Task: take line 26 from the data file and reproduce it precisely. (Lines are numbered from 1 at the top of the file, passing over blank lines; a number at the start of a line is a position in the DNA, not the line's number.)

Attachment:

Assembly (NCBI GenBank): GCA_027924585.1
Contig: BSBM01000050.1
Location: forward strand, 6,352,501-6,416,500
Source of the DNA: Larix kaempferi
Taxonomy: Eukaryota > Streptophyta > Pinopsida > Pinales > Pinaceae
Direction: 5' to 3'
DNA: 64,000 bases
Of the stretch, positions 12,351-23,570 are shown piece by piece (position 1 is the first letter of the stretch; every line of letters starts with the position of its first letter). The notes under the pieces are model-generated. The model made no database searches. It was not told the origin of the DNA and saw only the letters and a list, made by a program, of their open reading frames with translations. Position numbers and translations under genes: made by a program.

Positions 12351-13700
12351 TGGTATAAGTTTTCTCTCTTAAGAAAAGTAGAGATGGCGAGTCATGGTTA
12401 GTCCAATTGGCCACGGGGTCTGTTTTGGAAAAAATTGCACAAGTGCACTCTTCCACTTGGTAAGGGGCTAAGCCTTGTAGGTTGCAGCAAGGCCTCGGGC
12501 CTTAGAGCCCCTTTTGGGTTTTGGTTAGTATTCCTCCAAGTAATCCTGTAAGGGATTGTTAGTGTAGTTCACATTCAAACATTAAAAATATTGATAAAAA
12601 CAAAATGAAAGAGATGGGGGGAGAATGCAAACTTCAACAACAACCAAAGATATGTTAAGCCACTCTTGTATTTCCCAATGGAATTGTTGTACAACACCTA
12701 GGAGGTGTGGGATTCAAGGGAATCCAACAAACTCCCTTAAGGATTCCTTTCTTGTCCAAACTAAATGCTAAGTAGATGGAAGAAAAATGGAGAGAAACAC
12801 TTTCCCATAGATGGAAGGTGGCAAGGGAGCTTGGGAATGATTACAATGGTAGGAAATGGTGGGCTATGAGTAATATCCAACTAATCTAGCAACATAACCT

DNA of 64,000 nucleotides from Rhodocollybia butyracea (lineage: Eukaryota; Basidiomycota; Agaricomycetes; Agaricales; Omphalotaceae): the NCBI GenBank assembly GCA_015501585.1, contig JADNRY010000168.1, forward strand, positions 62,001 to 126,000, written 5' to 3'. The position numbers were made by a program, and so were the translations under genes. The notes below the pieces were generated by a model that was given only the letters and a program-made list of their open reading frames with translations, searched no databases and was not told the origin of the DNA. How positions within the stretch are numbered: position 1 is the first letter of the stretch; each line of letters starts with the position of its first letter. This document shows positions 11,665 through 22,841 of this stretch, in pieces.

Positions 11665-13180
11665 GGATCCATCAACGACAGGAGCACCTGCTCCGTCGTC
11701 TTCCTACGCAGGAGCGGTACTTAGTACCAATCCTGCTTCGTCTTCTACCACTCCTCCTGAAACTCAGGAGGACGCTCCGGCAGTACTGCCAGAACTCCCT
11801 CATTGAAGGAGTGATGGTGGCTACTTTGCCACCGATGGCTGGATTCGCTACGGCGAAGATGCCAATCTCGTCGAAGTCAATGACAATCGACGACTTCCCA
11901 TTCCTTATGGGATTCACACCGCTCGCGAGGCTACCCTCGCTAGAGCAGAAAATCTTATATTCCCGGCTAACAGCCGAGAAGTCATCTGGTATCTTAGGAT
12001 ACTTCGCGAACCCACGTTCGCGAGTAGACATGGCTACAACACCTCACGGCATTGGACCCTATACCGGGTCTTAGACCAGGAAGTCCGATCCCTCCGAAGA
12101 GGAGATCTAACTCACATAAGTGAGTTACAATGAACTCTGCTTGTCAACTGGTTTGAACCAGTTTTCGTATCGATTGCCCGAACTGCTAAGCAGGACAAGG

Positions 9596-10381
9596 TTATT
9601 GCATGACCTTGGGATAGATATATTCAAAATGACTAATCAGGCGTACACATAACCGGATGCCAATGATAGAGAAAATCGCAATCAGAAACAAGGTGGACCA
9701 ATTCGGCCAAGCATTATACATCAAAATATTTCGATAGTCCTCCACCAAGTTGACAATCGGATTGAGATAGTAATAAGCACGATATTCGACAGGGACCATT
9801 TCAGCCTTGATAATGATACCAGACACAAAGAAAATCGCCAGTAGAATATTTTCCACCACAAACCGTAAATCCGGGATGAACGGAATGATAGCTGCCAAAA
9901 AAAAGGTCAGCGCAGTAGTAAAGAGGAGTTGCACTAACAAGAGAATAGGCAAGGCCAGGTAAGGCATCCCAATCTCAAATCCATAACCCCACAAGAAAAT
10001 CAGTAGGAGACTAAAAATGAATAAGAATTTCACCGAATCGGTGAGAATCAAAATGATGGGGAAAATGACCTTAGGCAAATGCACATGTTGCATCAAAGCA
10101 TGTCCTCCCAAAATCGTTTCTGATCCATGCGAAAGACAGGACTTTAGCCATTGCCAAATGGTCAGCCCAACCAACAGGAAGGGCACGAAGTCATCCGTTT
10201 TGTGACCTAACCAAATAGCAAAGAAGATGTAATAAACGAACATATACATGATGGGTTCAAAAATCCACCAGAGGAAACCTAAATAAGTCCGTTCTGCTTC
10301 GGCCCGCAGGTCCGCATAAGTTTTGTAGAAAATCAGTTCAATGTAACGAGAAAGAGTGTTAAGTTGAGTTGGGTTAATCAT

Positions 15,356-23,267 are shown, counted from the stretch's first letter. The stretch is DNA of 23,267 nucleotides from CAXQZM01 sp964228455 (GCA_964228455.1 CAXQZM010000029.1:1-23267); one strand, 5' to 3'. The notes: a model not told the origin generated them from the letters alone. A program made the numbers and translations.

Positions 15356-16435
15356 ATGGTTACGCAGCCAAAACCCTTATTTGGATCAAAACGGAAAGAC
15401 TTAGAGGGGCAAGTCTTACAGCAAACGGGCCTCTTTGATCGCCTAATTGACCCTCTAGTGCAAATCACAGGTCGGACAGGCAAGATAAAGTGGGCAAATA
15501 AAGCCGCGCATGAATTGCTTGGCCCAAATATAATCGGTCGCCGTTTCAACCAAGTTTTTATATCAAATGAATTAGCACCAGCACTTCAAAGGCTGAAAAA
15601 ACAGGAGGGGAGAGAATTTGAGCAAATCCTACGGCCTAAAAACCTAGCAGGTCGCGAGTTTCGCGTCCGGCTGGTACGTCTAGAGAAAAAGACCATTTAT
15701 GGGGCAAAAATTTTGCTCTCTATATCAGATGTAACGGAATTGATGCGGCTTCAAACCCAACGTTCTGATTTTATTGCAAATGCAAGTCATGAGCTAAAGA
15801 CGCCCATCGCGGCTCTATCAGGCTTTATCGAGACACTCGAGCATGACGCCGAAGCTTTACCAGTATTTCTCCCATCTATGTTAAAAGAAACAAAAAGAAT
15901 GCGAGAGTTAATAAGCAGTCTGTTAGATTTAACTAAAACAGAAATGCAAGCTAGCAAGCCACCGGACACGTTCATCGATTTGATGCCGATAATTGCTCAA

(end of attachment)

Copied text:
9601 GCATGACCTTGGGATAGATATATTCAAAATGACTAATCAGGCGTACACATAACCGGATGCCAATGATAGAGAAAATCGCAATCAGAAACAAGGTGGACCA